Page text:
We also need colleges to encourage innovation, entrepreneurship, and, most importantly, risk. Instead, we are given an environment where students have little opportunity and time to experiment. They’re lectured at and forced to memorize material, instead of being taught and learning anything. Or (not in college) when they are given an opportunity to do something, it’s something dumb like an egg-drop that doesn’t have anything to actually do with applying the material.
All students experiment with in college are sex, drugs, and alcohol. You know why? Because you’re not teaching us anything useful! We learn not to learn. We learn to game the system and skid by without putting forth any effort. We’ll do the exact same things in our jobs. We’ll be inefficient lawyers and doctors. This is the future, America!
We’re learning that money is everything! You go to college to get a good job and there are only certain types of jobs you should have. Whatever happened to the American Dream? It’s become “be upper middle-class,” and the corporations helped do it to us. Most Americans would like to be their own boss, but entrepreneurship is not encouraged anymore. And whatever happened to the day and age when parents would’ve liked to have seen their kids become president? What weak aspirations have they for their children now?
We look at China and wonder how they’re doing so well. We think our kids would learn more in such a harsh school environment. Our education lags, and we think, “Oh, it would be nice to do that, but our kids would hate it and it would stifle creativity.” Let America be America! Truly encourage creativity and individualism, not this facsimile of it where all kids get is more free time to waste. They have nowhere else to put their creative energy except into their vacuous Xanga’s and MySpace’s. Internships/apprenticeships have become playgrounds for the rich and privileged… just another thing for their college application.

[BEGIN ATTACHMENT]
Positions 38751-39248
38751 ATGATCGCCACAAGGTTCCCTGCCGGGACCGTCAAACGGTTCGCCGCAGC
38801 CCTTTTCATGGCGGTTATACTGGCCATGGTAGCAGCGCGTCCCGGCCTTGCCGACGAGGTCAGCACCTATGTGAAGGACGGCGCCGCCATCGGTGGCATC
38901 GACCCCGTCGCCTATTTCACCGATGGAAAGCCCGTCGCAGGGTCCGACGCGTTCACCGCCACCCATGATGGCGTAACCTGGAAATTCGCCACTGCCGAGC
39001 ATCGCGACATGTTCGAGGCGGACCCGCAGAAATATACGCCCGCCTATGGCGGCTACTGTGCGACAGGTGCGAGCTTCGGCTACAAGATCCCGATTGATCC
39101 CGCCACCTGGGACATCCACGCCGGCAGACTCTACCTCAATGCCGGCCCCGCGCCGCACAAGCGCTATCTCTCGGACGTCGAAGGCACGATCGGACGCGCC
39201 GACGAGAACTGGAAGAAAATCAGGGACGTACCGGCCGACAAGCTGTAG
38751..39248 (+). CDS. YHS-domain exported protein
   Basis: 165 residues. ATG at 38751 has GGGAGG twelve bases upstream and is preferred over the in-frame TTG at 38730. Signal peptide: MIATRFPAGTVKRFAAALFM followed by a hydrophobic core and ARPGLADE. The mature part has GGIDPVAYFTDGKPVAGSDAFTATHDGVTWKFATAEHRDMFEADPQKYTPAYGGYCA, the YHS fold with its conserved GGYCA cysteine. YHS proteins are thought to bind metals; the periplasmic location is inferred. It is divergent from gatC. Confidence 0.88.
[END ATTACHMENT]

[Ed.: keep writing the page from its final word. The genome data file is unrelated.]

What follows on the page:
America has kept its edge in the global market because of constant innovation. If other countries catch up in manufacturing, well, then, we can’t have a manufacturing economy anymore, can we? And so, we’ve strayed from that. Unfortunately, the edge in innovation is going away. We’ll see our schools become more like other countries, and yet we’ll still be behind. You know why? Because we’re not other countries! We’re America! We have our values and our values work, when they’re allowed to flourish. Our children needn’t become automatons to succeed in the global market. Our children need to be taught that risk is okay (grading needs to be completely overhauled), or else all we’ll see the next (my) generation produce are commercial equivalents of sequels and remakes, and watch other countries speed by as they make better sequels and better remakes.
Some people may say the issue is more complicated than this, but you’re missing the point. Innovation is what will keep America ahead in the global market, and that can only occur when children are taught that risk is okay. And if you disagree, tell me, when’s the last time you saw a good movie?